Video | Tribals use their mobile phones to raise awareness on local issues – Maharashtra & Chhattisgarh

This is our first film shoot and edited entirely on mobile phone, produced from Dhadgaon block of Nandurbar a tribal district of Maharashtra. We have started making short films on different social issues to create awareness. SBI Youth for India fellow Nitesh Bhardwaj is helping us for this initiative.

Accessed: 23 March 2018

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Tribal boys use mobile phones to shoot short film on local issues

Tabassum Barnagarwala, The Indian Express, Mumbai, August 28, 2017 | Read the full story >>

In Nandurbar’s Harankhuri village, three boys hold their smartphone tightly, directing the camera towards their college principal outside a mud-splattered hut, as he brusquely rebukes two boys for defecating in the open. […]

This scene, part of a 13-minute short film made by a group of over 30 tribal boys, is fast growing popular in the state’s northern most tribal district Nandurbar. It is shown through projectors in panchayat meetings and in self-help groups on small screen of phones to raise awareness on local issues. […]

Ten such boys have phones that have cameras to shoot a scene from different angles. About 20 others write script and act in the film. The boys have uploaded the two films on YouTube, garnering over 2,000 views. […]

Nandurbar, with over 60 per cent tribal population, faces a high incidence of sickle cell. “Road networks and mobile coverage is poor. The quality of toilet constructed is poor. There is a need to show these issues on larger platform. This district receives little media attention,” Bhardwaj added.

The Forest department has now approached the boys, all aged between 16 to 25, to make a short film on environment. “Our films have spurred discussions. Child labour is illegal, but a lot of minors migrate and work in hotels. A lot of villagers have toilets, but they don’t like using it. All our films are based on real life stories,” says Rakesh Pavara, who writes the script for the film and has acted in the film on open defecation. […]

The films have drawn attention of district collector Mallinath Kalshetty, who has extended support to provide projectors to show the film to villagers. […]

Date Accessed: 26 March 2020

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+91-11-42244224, +91-9582909025 or the national helpline Childline on 1098.

“As per a study on human trafficking, the state of Jharkhand has emerged as India’s trafficking hub with thousands of tribal women and girls being trafficked out of the state each year to Delhi, Punjab, Haryana and beyond [while] human traffickers are also involved in many cases of missing children.” – Learn more: Call Shakti Vahini or the national helpline Childline to report human trafficking of tribal girls and womenFull report: The Wire (2 June 2020) | High susceptibility of children in tourism locations | Safe search results “Adivasi tribal bondage slavery trafficking” >>

“Childline 1098 is a 24×7 emergency, free phone outreach for children in distress. It is one of the world’s biggest emergency helpline services dedicated to children, and is considered to be among the country’s largest emergency response systems” – The Hindu, 17 April 2022 >>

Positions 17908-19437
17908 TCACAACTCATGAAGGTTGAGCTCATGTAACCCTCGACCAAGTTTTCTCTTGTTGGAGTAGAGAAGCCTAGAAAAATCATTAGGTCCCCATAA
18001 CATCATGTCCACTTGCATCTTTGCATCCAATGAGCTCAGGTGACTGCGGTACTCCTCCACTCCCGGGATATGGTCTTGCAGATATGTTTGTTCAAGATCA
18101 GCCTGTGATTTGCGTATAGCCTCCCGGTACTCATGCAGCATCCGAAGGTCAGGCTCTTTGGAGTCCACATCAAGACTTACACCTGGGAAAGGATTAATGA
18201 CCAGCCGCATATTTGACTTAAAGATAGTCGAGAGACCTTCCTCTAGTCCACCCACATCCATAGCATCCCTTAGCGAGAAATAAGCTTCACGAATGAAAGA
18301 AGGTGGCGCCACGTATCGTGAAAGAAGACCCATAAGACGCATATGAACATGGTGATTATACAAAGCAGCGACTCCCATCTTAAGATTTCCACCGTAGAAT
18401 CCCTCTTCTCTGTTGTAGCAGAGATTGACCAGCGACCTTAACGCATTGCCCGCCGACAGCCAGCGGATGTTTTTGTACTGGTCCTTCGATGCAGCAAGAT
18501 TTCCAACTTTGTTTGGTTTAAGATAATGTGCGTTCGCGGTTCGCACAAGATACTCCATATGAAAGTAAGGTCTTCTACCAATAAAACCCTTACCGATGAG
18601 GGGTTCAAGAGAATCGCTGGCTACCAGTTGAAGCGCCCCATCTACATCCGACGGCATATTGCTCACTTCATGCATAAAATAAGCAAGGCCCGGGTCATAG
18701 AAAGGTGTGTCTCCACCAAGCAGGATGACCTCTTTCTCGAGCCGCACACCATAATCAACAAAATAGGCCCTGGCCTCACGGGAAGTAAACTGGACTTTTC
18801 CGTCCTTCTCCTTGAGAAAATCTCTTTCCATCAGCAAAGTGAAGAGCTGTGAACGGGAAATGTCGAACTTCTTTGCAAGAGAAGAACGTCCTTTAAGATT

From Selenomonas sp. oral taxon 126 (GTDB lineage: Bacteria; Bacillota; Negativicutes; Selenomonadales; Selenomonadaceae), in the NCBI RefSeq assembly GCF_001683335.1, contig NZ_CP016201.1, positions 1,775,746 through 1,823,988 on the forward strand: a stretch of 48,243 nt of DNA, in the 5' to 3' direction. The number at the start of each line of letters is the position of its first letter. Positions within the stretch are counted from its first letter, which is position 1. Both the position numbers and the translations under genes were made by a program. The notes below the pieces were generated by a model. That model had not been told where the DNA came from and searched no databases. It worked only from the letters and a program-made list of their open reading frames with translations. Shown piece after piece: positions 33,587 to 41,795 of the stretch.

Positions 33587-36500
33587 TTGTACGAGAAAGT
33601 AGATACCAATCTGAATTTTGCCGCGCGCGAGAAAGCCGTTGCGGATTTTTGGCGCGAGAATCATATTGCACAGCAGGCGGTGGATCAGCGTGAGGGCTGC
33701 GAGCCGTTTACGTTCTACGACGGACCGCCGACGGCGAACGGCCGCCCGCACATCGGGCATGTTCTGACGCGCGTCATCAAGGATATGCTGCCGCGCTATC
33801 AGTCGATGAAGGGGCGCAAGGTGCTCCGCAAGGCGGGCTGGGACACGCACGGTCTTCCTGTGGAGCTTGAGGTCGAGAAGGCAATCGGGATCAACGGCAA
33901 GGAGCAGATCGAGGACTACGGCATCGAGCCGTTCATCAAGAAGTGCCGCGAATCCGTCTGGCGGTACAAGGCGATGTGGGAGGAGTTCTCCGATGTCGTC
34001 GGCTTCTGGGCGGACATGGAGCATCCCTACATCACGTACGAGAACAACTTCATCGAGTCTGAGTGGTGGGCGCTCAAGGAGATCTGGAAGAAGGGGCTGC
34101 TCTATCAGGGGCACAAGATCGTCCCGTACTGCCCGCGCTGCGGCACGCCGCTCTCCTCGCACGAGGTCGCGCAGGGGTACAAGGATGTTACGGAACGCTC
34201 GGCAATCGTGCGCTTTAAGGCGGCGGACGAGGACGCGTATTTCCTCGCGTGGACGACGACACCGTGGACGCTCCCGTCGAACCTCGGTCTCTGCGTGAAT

By the tribal, for the tribal

V. Kumara Swamy dials into a remarkable system where Chhattisgarh tribals use their mobile phones to file reports on issues affecting the community […]

Bhan Sahu has a question for Bill Gates. She has heard about the Microsoft co-founder’s philanthropic activities and wants to know if mobile communication, like email, can be free. The question has been forwarded to Gates. Meanwhile, the 38-year-old social activist in Chhattisgarh is busy touring and reporting on issues that affect people in the state — using her mobile phone. “My mobile phone is my only reporting weapon,” […]

The system — called CGnet Swara — is fairly simple. Anybody wanting to record or listen to the latest news has to dial a number (080-66932500) and follow the instructions.

“It’s the voice of the tribals in an area where issues related to them are hardly mentioned in the mainstream media,” says Shubhranshu Choudhary, the founder of CGnet Swara […]

Activists rue that the government has failed to address tribal communities’ lack of media access. For instance, there isn’t a single publication in the Gondi script or a radio news bulletin for the 2.5 million Gondi speakers in Chhattisgarh and neighbouring states, says Choudhary. Community radio has also not taken off for security issues.

“The mainstream media in Chhattisgarh cater to the educated middle classes and quite obviously issues related to people living in far-flung areas don’t matter that much. CGnet Swara provides news by the tribal for the tribal,” says Choudhary. […]

And as for the impact on the ground, there are signs that efforts of the citizens, most of them illiterate, are bearing fruit. “I had complained about non-attendance of doctors for months together in a local hospital, but after my report on Swara, I saw that they were back. I feel that it was because of my report,” says Sahu. […]

In the meanwhile, Choudhary is trying to ramp up the system to cater to the increasing number of calls. He is also planning to employ experts of Kuduk and Gondi to edit the news reports filed in these dialects. Sahu, on the other hand, is gathering news — and waiting for Bill Gates’s reply.

Source: The Telegraph – Calcutta (Kolkata) | 7days | By the tribal, for the tribal
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Date Accessed: 26 March 2020

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Secretary, Tribal Cultural Heritage in India Foundation (2010-2022)
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